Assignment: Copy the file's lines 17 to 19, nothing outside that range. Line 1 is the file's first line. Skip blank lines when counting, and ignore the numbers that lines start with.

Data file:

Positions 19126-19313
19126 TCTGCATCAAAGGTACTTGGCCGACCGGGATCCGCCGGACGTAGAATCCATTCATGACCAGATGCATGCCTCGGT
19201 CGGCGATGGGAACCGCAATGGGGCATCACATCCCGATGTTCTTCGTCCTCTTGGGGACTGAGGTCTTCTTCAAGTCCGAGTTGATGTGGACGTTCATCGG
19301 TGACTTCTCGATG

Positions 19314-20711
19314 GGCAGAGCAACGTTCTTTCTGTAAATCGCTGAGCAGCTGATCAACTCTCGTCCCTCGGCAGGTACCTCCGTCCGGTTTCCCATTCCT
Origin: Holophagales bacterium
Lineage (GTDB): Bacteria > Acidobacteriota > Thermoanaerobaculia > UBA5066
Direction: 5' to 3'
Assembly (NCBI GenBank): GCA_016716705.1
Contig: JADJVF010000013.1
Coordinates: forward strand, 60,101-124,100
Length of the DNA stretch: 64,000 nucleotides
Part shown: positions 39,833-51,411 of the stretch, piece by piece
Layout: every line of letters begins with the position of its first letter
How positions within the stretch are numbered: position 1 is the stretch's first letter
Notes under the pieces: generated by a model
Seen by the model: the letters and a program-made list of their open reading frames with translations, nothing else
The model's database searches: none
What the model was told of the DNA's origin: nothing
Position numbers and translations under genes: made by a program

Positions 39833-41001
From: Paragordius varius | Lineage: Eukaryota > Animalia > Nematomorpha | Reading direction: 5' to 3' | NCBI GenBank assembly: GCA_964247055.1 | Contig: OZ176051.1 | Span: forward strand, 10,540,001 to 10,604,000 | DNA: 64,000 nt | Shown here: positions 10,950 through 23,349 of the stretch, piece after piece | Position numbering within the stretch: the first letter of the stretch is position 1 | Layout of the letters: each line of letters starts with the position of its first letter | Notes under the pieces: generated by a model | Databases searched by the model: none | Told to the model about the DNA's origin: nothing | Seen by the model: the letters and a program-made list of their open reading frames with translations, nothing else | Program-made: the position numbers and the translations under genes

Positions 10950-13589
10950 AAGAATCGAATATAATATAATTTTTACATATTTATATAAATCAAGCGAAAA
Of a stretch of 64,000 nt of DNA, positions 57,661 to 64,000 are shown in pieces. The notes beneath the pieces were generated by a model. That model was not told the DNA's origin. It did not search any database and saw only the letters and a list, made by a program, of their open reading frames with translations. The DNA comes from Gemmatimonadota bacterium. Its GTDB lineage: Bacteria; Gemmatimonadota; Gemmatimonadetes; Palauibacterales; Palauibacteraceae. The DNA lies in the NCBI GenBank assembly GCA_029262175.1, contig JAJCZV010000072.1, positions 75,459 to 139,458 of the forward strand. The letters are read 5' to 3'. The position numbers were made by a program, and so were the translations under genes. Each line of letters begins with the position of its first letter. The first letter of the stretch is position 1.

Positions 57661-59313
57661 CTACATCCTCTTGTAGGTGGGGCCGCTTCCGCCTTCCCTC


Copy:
Notes under the pieces: generated by a model
Seen by the model: the letters and a program-made list of their open reading frames with translations, nothing else
The model's database searches: none